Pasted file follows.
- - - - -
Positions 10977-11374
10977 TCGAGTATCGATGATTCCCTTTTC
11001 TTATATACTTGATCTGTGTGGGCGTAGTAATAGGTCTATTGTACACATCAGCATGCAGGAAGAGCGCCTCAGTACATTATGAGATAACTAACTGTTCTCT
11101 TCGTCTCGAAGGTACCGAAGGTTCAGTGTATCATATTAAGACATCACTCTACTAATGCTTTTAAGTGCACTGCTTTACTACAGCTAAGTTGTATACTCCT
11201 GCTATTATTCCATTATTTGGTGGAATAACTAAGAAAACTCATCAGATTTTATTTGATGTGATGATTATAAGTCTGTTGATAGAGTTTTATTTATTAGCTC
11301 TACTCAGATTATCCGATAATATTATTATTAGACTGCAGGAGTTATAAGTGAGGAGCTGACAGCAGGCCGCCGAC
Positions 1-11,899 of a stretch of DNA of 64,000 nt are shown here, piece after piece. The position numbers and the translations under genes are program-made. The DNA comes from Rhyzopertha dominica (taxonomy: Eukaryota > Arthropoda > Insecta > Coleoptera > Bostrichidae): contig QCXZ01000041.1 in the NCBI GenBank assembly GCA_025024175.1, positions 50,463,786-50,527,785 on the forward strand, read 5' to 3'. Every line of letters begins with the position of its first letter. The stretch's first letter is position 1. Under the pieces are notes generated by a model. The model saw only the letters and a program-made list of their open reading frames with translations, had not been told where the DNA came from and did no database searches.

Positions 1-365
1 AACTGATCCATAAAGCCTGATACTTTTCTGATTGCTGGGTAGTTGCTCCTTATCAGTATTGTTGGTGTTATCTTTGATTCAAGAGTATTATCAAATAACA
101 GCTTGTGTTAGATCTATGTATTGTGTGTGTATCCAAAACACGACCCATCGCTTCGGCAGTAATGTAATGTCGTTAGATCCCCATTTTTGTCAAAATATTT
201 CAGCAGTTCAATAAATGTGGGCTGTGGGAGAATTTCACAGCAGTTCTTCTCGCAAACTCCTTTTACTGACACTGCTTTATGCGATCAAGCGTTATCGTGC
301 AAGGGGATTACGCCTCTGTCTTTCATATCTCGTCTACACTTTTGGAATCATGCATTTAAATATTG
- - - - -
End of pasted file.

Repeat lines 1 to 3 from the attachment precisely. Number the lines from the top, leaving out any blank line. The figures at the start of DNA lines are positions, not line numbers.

Positions 10977-11374
10977 TCGAGTATCGATGATTCCCTTTTC
11001 TTATATACTTGATCTGTGTGGGCGTAGTAATAGGTCTATTGTACACATCAGCATGCAGGAAGAGCGCCTCAGTACATTATGAGATAACTAACTGTTCTCT